Bass During Dog Days

Ike practices three key fish-catching principles in summertime heat

Bass During Dog Days
Ike practices three key fish-catching principles in summertime heat

The dog days of summer aren't usually the time of year most bass anglers dream of.

Unless their name happens to be Mike Iaconelli, the New Jersey based Major League Fishing pro who captured his biggest tournament triumph during those same dog days.

That win, of course, was the 2003 Bassmaster Classic in New Orleans, a triumph that Ike secured with a dramatic last-second largemouth bass. That fish gave Ike just enough at the weigh-in scale to nip Major League Fishing co-founder and Texas angling legend Gary Klein by less than a pound.

Pulled from the steamy waters of the Louisiana Delta on August 3, 2003, Ike's Classic clinching bass also serves to illustrate his contention that just because the dog days of summer are at hand, that doesn’t mean that anglers should sit in front of the AC sipping cold drinks either.

“Absolutely (you can still catch bass in the summer),” Iaconelli said. “It’s all about pattern fishing, just the summer patterns. While everybody is jet skiing and waterskiing and the air temp is 100 degrees and water temp is 90 degrees, you can still catch them.”

To do that, Iaconelli practices three key fish-catching principles when the red liquid threatens to blow the top out of the thermometer again.

“The three things I keep reminding myself of during the summertime are deeper, thicker, or current,” said Ike, a six-time winner on the B.A.S.S. tournament trail.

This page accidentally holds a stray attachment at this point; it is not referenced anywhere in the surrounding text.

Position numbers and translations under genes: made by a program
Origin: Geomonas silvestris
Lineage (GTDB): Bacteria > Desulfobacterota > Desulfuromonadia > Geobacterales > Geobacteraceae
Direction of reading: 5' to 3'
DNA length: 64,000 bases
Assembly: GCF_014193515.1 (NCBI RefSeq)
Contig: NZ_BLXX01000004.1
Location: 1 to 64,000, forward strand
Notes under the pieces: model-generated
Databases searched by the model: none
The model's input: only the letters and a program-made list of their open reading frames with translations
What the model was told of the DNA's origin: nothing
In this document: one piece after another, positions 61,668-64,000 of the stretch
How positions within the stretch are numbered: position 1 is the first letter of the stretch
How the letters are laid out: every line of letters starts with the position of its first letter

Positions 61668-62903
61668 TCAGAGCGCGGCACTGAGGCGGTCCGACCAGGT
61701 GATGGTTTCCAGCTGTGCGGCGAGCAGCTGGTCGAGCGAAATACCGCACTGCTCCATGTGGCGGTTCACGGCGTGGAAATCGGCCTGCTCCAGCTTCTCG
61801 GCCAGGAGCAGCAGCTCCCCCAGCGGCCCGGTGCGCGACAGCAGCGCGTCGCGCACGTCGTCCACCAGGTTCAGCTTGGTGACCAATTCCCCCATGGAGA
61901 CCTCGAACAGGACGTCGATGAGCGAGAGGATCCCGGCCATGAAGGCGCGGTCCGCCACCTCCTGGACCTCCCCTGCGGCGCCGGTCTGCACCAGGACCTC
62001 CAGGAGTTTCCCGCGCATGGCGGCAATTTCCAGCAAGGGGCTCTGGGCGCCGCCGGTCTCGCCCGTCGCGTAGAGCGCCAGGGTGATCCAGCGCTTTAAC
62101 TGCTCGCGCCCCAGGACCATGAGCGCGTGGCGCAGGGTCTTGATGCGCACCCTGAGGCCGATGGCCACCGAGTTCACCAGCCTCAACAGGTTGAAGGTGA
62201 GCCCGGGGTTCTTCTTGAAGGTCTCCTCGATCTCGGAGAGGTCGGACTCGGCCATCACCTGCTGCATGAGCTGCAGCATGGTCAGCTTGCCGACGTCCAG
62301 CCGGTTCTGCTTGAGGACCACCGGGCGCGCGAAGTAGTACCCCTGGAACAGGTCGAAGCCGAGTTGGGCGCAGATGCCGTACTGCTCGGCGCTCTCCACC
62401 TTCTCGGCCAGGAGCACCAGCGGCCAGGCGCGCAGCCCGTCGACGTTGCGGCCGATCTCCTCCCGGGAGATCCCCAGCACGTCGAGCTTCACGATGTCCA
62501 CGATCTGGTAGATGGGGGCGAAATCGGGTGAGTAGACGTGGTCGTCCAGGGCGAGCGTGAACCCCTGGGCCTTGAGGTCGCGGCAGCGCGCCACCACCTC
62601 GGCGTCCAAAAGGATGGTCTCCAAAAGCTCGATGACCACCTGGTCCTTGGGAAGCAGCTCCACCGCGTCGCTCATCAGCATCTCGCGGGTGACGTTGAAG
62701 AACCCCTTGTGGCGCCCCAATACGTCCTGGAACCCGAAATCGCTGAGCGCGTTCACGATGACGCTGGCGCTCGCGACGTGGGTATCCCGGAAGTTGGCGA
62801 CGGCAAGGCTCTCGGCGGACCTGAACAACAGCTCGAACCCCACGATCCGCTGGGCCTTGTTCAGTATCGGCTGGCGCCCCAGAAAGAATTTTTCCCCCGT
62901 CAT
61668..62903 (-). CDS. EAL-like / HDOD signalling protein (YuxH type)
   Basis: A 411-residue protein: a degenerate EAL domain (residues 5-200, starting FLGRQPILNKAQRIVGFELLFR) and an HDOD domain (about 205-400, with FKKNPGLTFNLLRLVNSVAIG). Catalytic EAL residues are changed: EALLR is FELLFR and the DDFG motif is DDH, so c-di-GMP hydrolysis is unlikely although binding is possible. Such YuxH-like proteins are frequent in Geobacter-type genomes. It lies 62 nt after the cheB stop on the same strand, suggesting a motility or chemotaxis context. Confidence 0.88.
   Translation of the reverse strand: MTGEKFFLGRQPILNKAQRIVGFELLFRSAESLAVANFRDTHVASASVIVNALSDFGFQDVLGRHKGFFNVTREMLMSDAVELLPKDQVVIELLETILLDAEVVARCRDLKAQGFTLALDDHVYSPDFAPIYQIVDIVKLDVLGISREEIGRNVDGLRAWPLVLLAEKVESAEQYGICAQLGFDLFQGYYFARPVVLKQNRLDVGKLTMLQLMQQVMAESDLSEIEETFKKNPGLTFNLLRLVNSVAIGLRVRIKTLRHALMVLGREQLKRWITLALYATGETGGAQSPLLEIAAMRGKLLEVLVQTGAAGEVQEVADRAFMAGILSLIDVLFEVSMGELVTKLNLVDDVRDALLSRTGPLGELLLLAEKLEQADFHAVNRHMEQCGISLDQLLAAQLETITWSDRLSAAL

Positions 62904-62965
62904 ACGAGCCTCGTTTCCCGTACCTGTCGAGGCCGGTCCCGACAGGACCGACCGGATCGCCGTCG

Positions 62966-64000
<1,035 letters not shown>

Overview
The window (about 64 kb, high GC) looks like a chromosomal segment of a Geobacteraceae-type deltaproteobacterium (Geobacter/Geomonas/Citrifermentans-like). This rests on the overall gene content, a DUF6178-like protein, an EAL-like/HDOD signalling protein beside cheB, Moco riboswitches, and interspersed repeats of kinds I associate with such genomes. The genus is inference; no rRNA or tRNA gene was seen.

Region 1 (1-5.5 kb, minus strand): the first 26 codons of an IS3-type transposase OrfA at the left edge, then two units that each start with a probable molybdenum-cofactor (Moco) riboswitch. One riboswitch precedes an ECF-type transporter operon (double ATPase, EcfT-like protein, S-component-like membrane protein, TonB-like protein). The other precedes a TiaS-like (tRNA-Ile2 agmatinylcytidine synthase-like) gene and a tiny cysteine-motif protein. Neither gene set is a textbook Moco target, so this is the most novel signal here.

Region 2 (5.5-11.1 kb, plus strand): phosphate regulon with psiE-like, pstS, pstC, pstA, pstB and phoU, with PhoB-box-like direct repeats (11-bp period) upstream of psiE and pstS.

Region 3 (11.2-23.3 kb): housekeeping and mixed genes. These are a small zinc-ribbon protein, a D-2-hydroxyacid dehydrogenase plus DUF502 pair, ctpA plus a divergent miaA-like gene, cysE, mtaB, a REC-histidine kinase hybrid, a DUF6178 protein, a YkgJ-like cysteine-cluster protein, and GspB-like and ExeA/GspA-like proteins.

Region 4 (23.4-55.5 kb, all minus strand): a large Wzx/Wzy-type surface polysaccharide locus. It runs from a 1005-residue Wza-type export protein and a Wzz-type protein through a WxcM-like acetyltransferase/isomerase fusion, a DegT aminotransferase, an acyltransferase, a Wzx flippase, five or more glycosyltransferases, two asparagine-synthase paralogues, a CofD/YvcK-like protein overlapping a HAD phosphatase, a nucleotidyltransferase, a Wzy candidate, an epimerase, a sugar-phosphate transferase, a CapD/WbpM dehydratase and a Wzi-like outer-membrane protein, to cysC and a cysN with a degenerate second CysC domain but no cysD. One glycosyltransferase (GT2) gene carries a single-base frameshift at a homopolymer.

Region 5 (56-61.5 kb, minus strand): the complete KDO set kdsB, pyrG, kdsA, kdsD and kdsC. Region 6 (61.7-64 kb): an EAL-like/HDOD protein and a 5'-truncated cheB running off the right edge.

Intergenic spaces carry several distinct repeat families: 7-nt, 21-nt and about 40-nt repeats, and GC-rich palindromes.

Starting with the deeper concept, Ike contends that there are two reasons that bass seek the deeper recesses of any water body during the heat of summer.

And maybe even a third reason that may not be as readily apparent.

“Bass are going to go deeper to be cooler and to get more oxygen content, but more importantly to follow the food source,” Ike said. “The shad (they feed on) are going deep for the same reasons.”

In other words, follow the food – even in the heart of summer – and you’ll most often find the fish that you’re after.

“They're going to go where their food is,” Iaconelli said. “An analogy I like to give during seminars is back home, we had a Wendy's three or four blocks away from where I live. But they moved it about four or five miles away. I didn't really want to go four or five miles, but I love Wendy's, so I did.”

“Bass are going to do the same thing - follow the food – and in the summertime, that is going to be deeper.”

The next pattern Ike employs in the summertime is thicker, as in thicker cover.

Iaconelli isn’t the only pro to cash in on this. It’s also the same bass-catching blueprint that Major League Fishing pro Takahiro Omori, the Japanese-born angler who now lives in Texas, used to capture his 2004 Classic title on North Carolina’s Lake Wylie.

“In my Classic win and in Tak’s Classic win, where were they?,” Iaconelli asked. “They were in shallow water under thicker cover.

“That's the second summertime pattern – find the thicker cover. Bass like the cooler water, the shade, and the ambush point which thick cover provides.”

Ike notes again that bass seek such thick cover not just for the cooler temperatures and higher oxygen content that it can help provide, but also for the shallow water smorgasbord that thicker cover can provide.

“Take a look into that thick cover in the summertime and knock around a bit and you will see bluegills, crawfish, minnows and such,” Iaconelli said. “Even in the summer, they'll stay shallow if food is there.”

Where do you find such thick cover? Aquatic vegetation like hydrilla, milfoil, lily pads, cattail beds, and even Roseau cane all come to mind as spots that can all provide such shady ambush spots for a lurking summertime bass.